Late in Super Bowl XXXII, the Green Bay Packers allowed Denver to score, rather than have the clock run down close to zero, at which time Denver would almost certainly kick a game winning field goal.  The thought was that allowing Denver to score with 1:45 left would give Brett Favre a chance to lead the Packers on a late drive to tie the game.  (It didn’t work.)  I’m reminded of this game when I look at the standoff between China and Taiwan, which next to Israel might be the most complex foreign policy problem in the world.

When the Nationalist army fled to the island of Taiwan in 1949, they continued to insist that they represented the legitimate government of all of China.  This is arguably still the official policy of Taiwan, although in reality the Taiwanese government would prefer to be independent.  Officially, the PRC, the Taiwanese government and the US government still adhere to a “one China policy”.  Neither the Taiwanese government nor the US government has officially recognized Taiwanese independence, due to fear that this might trigger a Chinese invasion.  So the standoff that has been going on for 74 years continues.

This odd history has created a rather unusual situation.  For instance, many people equate “Taiwan” with the “Republic of China” (ROC), which is the official name of the “country”.  This is not accurate.  Taiwan is one island, while the Republic of China includes 168 islands.  Obviously Taiwan is far and away the most important part of the ROC, but the other 167 islands have great political significance.  Most importantly, if Taiwan were a truly independent country (not just de facto, but also de jure), then most of those 167 islands would not be a part of Taiwan.  The current structure of the “Republic of China” only makes sense if you view Taiwan as a part of China.

For instance, consider the ROC-controlled island of Taiping, which is far and away the largest of the Spratly Islands.  “China” is heavily criticized for occupying the Spratly Islands, which are much closer to the Philippines than to China.  And yet almost none of the criticism is directed against the government in Taiwan.  I actually agree that the criticism should be directed against the PRC and not the ROC, but to understand why we need to take a deeper look at what’s actually going on.

Outside of Taiwan, the most important parts of the Republic of China are what might be called “ROC occupied Fujian”.  Both the PRC and the ROC agree that islands such as Kinmen (aka Quemoy) and Matsu are part of Fujian province, an important Chinese coastal province.  Indeed Kinmen is practically a suburb of a large Chinese city (Xiamen.)  Thus Taiwan’s ownership of Kinmen only makes sense if you assume that the ROC is the legitimate government of all of China. You can argue that the Taiwanese are “not Chinese”, but it’s hard to argue that the Kinmenese are not Chinese.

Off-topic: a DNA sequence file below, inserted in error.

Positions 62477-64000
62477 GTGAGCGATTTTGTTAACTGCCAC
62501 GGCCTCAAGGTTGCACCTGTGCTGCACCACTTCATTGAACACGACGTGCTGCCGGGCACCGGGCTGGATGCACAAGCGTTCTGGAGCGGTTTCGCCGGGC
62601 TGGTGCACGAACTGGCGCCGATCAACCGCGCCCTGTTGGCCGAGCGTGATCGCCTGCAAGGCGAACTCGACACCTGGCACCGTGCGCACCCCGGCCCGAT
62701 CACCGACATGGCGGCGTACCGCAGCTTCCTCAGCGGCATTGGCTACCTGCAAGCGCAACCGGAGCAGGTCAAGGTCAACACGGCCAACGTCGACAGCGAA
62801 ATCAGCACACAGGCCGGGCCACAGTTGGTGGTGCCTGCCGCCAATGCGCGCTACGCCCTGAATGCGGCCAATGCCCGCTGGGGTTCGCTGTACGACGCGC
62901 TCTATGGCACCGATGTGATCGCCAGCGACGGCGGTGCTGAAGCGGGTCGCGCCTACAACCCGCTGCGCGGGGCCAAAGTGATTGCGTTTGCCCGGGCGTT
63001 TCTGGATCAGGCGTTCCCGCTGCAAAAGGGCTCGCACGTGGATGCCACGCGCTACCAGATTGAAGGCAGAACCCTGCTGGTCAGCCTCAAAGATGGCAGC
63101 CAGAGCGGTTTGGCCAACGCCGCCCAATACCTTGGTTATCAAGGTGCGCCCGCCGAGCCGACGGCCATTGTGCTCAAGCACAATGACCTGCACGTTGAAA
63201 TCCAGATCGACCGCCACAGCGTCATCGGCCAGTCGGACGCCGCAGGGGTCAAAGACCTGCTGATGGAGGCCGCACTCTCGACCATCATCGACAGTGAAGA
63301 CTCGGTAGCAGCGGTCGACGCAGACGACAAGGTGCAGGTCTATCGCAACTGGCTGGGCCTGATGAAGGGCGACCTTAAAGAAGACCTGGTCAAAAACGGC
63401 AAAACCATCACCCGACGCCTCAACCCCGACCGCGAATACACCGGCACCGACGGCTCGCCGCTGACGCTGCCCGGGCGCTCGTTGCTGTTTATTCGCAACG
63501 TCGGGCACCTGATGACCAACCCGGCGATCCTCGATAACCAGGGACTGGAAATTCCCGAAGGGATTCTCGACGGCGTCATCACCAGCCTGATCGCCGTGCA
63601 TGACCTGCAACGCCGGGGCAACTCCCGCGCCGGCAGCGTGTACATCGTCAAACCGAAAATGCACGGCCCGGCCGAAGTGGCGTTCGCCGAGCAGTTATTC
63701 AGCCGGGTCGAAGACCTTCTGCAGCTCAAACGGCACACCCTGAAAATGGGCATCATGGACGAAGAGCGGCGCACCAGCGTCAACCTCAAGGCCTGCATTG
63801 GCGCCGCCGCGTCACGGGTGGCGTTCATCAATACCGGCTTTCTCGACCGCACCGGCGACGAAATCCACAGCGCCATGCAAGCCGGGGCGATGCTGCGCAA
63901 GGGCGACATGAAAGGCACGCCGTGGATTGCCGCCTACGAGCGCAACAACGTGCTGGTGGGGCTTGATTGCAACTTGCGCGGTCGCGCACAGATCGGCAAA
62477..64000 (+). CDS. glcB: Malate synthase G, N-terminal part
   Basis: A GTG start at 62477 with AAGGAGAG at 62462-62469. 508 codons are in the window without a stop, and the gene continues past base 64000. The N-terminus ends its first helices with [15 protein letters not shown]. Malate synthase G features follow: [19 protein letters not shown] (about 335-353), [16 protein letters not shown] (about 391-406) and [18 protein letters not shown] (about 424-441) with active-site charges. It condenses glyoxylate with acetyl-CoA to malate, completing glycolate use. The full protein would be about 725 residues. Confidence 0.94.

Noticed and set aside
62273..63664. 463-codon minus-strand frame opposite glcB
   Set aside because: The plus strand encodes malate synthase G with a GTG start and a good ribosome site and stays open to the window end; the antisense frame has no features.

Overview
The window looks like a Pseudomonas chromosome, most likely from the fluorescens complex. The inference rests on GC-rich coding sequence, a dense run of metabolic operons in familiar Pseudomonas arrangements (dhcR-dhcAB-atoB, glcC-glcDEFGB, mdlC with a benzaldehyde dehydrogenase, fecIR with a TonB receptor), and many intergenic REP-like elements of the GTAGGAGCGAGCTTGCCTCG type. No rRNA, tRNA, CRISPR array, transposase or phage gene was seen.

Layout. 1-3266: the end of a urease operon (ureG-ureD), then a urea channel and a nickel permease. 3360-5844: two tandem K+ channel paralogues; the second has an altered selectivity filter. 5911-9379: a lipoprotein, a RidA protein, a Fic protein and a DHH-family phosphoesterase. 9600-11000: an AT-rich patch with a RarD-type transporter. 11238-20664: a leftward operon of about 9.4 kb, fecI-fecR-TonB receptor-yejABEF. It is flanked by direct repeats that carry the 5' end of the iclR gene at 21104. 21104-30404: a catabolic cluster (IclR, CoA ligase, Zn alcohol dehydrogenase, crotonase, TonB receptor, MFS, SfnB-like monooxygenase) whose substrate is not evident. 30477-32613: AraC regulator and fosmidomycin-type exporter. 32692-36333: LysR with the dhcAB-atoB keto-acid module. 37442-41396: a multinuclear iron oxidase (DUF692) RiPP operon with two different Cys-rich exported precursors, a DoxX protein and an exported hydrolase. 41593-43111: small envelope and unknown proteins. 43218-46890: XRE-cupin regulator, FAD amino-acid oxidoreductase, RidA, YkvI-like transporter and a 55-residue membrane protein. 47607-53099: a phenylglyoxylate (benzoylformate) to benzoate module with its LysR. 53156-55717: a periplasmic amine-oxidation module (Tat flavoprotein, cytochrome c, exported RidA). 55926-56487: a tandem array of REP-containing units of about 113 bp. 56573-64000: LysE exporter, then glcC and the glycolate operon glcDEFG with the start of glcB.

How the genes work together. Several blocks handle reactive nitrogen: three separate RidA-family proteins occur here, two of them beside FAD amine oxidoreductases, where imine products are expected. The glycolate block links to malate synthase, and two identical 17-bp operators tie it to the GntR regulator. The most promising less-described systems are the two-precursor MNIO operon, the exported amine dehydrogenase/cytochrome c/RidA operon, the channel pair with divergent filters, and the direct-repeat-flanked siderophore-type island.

In recent decades, the Taiwanese have abandoned any thought of retaking the mainland.  So why not jettison all those outer islands and make Taiwan independent?  And why doesn’t the PRC simply occupy Kinmen?  Donald Canton has this to say:

After the PLA liberated Hainan Island in May, 1950, General Peng Dehuai and some generals of the People’s Liberation Army strongly advocated taking down the two islands of Kinmen and Matsu in one go. They asked Mao Zedong for instructions and were denied. Everyone did not understand. Mao Zedong once said privately that the two islands of Kinmen and Matsu were like the two small hands of a child holding his mother’s shirt. If they were taken back, it would be like the hands of the child were cut off. Then, the child (Taiwan) would never come back to the mother (China).

In other words, as long as the ROC holds onto parts of Fujian province, then it’s clear that the ROC is part of “China”.  So until the bigger issue of Taiwan can be resolved, it is in China’s interest to allow Taiwan to maintain control of a portion of Fujian province.